Discerning God’s will

By Judith Costello

Judith Costello

The popular media shapes career fads in the impressionable minds of the young. In the 1960s there were the detective shows. In the 1970s women and men were portrayed as lawyers. In the ‘80s and ‘90s came the doctor and police shows. And now the fad is “Crime Scene Investigation.” Based on these limited, but trendy careers, young people grow up with cookie-cutter ambitions! They see the future in terms of college, a CSI or medical career and a good income!
But that is not how we were designed to look at the future. In fact, the psalmist says, “We are fearfully and wonderfully made.” We are unique. We are oriented to God. Each of us will be most happy and joyful when we are following God’s will for us, even when it is the opposite of what we have planned.
So how can we know God’s will? As far as I can tell, there are five basic ingredients to discernment. The number in this recipe may be few, but dedication is required!
1) Solitude. We can’t know the truth that comes from the Holy Spirit unless we spend some time in prayer and then in silence every day, preferably twice a day! Pray and then listen for at least 20 minutes each time.
2) Trust. In times of doubt, it is really good to repeat the words, “Jesus, I trust in you,” several times a day. These words, given to St. Faustina, are comforting. Jesus, the one who died for us, will carry our troubles.
3) Pay attention. Sometimes God uses other people to speak to us. As one young man was leaving church, an elderly woman took her hand off her walker to wave at him. She said, “That one will be a priest.” (The older lady’s daughter apologized, “I wasn’t expecting her to say that. I’m sorry.” Isn’t it sad, that there was an apology when the voice of the Holy Spirit may very well have been speaking through the elderly woman?!) The Holy Spirit doesn’t need to shine mysterious lights or send apparitions during the night (although the Holy Spirit can.) Sometimes he speaks through an elderly woman with a walker, or the small child holding out a toy, or the teacher who says something unexpected. When we hear the same thing from several sources, it is most likely a “God thing.”
4) Letting go. Most of the time we find that our minds are so filled with expectations and desires, there is no room for anything new. That’s when I know it’s time to practice emptying. “Letting go” means pouring out the prideful desires so that God fills it with himself.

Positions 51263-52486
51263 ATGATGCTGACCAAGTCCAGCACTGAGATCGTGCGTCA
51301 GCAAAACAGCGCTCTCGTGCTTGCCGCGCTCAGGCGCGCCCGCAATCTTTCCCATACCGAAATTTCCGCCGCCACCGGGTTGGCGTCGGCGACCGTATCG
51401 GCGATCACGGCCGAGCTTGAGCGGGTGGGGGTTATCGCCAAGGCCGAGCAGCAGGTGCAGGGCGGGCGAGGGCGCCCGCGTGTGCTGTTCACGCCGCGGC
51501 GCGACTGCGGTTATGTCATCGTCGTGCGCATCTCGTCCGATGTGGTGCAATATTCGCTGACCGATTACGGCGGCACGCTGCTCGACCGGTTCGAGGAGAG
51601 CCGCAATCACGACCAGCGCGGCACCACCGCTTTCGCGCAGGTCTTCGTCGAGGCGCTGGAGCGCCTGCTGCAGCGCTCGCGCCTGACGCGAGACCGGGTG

5) Say “yes,” Lord.  A lot of people in the Bible said “yes” to God eventually, but first they whined and complained. A few of them, like Sarah, laughed at the whole idea of pregnancy in old age. Elisha gave a great “yes” when the prophet Elijah stopped by while he was plowing his fields. When he got a call to become a prophet instead of a farmer he said, “I have some things I need to do first” (which caused a bit of irritation in Elijah!). But Elisha actually took time to cut ties with his past. He killed the oxen and cooked them on a fire made from his plow! He gave up everything!
The call from God isn’t easy. Moses was called to be a leader, but he wasn’t a very good speaker. When David was called to follow God, he was quite young. When Gideon was called he said, “I’m a nobody. If this is a real calling, please prove it!”
But there is one person who said “yes” to God in total surrender. Mary. She planned to be a servant at the temple but her parents promised her as a wife to Joseph. And then the angel came to say she would bear a son while remaining a virgin and he would be the Savior. Mary didn’t just say, “OK.” She made a “fiat,” which is a formal declaration of obedience!
Discernment is possible, even when everyone else is considering only “trendy choices.” Our call is to follow Mary in saying, “Yes, Lord. Let it be done to me according to your word.”
(Judith Costello, OCDS, is a freelance writer who grew up in Davenport and lives in rural New Mexico. Her website is www.thedailychristian.com.)

Print Friendly, PDF & Email
Facebooktwittermail
Posted on